So, in retrospect, is my art more about me? or my mother? I have always thought that my current inspiration was from my mother's illness and her death, but in reality, I feel it is so much more about MY path of how I DEALT with her illness and death.
24" x 30" "Because I Said So"
Painting is my diary....
Myo͞oziNGs" by Cheryl Wilson
As we leave the cold days of winter, I embrace the warmth of the sun and the rainy days that will soon bring blooms. I long for the warm nights, long light days and the green of the grass as this only enhances my artistic mood.
As we are starting to see the first signs of spring I find I fill my art with lots of color. Each year new colors are announced by the Pantone Color Institute. Fashion follows this authority and you will see this in your shops. As an artist, I actually look forward to how I can add the new colors of the season into my art palette.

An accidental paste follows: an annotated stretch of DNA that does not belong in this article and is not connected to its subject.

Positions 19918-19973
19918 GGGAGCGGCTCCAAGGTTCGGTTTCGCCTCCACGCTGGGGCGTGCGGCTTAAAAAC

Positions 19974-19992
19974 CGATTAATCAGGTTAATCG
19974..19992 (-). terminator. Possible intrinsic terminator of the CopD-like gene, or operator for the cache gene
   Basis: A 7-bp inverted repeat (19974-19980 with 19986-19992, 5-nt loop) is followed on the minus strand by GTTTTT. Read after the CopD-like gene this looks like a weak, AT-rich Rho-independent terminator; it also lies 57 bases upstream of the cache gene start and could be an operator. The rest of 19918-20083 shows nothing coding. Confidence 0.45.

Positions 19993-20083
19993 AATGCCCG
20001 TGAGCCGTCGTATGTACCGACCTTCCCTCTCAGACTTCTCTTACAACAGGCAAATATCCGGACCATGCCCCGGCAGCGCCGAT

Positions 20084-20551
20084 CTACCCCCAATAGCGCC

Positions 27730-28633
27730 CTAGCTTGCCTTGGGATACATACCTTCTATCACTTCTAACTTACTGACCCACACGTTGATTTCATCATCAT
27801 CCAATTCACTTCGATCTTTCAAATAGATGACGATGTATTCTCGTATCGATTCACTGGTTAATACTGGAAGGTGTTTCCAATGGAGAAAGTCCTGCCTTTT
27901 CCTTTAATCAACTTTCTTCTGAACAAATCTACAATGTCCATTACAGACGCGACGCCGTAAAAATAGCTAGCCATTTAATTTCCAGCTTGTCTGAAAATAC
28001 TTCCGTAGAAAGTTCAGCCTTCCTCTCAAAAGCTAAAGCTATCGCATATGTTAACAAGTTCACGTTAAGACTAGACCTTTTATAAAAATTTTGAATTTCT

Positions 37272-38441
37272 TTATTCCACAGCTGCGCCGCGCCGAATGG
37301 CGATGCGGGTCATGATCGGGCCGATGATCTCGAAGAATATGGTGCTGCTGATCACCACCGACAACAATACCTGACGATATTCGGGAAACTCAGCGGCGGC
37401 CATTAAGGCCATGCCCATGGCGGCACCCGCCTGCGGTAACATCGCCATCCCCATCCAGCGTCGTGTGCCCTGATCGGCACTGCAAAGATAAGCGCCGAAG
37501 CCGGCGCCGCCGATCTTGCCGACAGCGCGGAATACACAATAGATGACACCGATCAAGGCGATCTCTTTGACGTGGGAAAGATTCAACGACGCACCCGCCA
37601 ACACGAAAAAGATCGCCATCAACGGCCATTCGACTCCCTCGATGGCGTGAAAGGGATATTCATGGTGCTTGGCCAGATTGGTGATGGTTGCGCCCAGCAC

This seasons color is green, but not any green, it is Pantone 15-0343, but more know as "greenery." If you follow the colors, you might know the Pantone colors of 2016 were Rose Quartz and Serenity.
The season, I can pair Greenery with neutrals, brights, deeper shades, pastels and my ever favorite metallics. I tend to enjoy the current colors of choice but still absolutely LOVE the palette of the colors from part of last year and they can be found in my most recent pieces of art.
As I enter into a spring, I look forward to including the newest colors in my palette.
cheryl wilson (c) "Be Still My Heart" 20"x30"
Of course, I am absolutely loving the palette of the MOODY BLOOMS:
cheryl wilson(c) "Intimate Ode to Secret Future" 30" x 40"
So what colors are you incorporating in to your world?
Myo͞oziNGs" by Cheryl Wilson
A blank canvas is only the start of my art journey. I am an initiative painter and my art is born through a transforming layering process starting with acrylics and inks. Each layer informs the next curve, arch, or brush stroke as each layer build a story.